Week 8


The 31st edition of the Qatar ExxonMobil Open. The event moved from January to February two years ago and it was a good decision because players may spend two consecutive weeks in the Arabian Peninsula, in the proximity of the Persian Gulf. Because of that, generally better players come to Doha instead of Rio where the status (more money & points) is theoretically higher… Andy Murray [70], the best player in the world of 2016, has rediscovered his tremendous mental strength this year after a few years with decent ratio of tight matches. Early this year, he won two marathons in Australia; arguably his fighting spirit was more emphasised in Qatar where he faced the upcoming defeat in three matches (saved 3 match points in 1R, five match points in SF, in 2R he was two points away from defeat… all against players ~10 years his junior). “I think when you’re in better shape, when you start to fatigue, it helps you make better decisions. If you’re struggling quite a bit physically towards the end of matches and in those important moments, it makes you maybe try and shorten the points, or play a different way, which doesn’t give you the best chance of wining. I feel like that improvement physically has helped in those moments.” In the Saturday final he hadn’t enough energy to produce another comeback, but fought bravely again, had a break point for 4-all in the opener and led 4:3* in the 2nd set. Daniil Medvedev [8], who collected his second title within two weeks (on two continents), has improved his H2H record to 6:0 vs Félix Auger-Aliassime. Among the best players born in the 90s/00s, it’s the most one-sided rivalry thus far. The Russian has extremely stable baseline game and exploits shaky backhand of the four years younger Canadian.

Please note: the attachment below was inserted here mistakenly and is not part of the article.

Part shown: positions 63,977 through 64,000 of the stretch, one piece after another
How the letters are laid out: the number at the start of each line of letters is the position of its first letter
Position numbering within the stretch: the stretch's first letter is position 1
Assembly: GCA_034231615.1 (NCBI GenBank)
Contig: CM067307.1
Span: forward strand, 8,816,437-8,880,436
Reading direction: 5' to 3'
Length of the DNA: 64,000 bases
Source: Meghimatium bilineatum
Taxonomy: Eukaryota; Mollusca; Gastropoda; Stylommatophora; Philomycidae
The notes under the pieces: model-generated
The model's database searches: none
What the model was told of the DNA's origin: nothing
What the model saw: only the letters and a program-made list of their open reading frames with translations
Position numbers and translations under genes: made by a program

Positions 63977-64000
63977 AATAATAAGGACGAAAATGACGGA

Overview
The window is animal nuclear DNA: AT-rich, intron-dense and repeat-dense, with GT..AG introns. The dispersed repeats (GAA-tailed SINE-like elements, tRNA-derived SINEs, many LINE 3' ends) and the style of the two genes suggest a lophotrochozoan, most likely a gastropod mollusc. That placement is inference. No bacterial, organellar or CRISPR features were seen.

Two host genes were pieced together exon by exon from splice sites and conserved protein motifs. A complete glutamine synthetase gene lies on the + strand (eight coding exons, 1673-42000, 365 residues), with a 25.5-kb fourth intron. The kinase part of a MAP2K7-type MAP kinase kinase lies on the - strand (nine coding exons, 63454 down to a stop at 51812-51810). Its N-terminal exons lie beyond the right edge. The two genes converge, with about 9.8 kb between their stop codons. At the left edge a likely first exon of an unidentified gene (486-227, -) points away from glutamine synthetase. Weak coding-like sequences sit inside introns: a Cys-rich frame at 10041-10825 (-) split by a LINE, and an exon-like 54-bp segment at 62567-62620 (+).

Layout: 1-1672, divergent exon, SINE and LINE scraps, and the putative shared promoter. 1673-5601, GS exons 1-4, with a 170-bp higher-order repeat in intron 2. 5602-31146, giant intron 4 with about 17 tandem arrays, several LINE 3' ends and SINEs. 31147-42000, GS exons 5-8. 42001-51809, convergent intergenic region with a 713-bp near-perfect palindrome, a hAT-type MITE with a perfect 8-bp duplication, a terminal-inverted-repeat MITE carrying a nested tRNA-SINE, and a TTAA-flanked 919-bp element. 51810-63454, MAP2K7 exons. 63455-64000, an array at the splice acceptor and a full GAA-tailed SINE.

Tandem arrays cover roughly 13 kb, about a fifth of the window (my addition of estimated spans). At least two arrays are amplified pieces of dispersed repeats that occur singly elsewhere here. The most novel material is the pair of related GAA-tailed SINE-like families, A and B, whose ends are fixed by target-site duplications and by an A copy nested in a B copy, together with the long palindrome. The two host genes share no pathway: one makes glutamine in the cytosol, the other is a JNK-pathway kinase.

Higher status of the event in Brazil comparing to two previous “Golden Swing” events in Argentina, 32 draw instead of 28, the same names among top seeded players though, so it wasn’t shocking that 3 out of 4 semifinalists were the same in Buenos Aires and Rio. Appearance in both semifinals of Bernabe Zapata Miralles [63] is a bit surprising. The 26-year-old grunting Spaniard, who hits the ball with a lot of spin, admittedly played the 4th round at French Open a year before, but prior to this season he had never reached an ATP semifinal; until Covid-19 he was a Challenger player. In a repeat of last week’s Buenos final (first Sunday-to-Sunday finals of the same players since 2016), Cameron Norrie [13] was better than Carlos Alcaraz this time, actually better physically prepared to compete nine matches on clay within two weeks. The Brit came back from *0:3 (0/30) in 2nd (courageous overhead from the baseline) and 0:2* (15/30) in 3rd set, to finish the night session 2-hour 40-minute battle with an ace DTT. Impressive achievement, but the young Spaniard was struggling with his right thigh in the decider, he was trying to shorten the points, and almost succeeded – three points away as he led 5:4. If Alcaraz had won the final (equaling Novak Đoković‘s 6980 points), it’d have been a unique situation with two Nos. 1 simultaneously. Norrie is the first man this year to play three ATP finals… [915] Thomaz Bellucci‘s farewell in 1R. The best Brazilian of the previous decade, who had lost a status of the main-level player in 2018, is some sort of an underachiever. When he was in his early 20s, a few French Open quarterfinals could be expected for him, yet he never surpassed the 4th round in Paris, nonetheless he finishes his career with two proud memories: semifinal in Madrid ’11 & quarterfinal in Rio (Olympics ’16) where ten thousand local fans supported him. In both cases he was stopped by the legends of the game (Đoković & Nadal respectively) being a better player for 1.5 sets.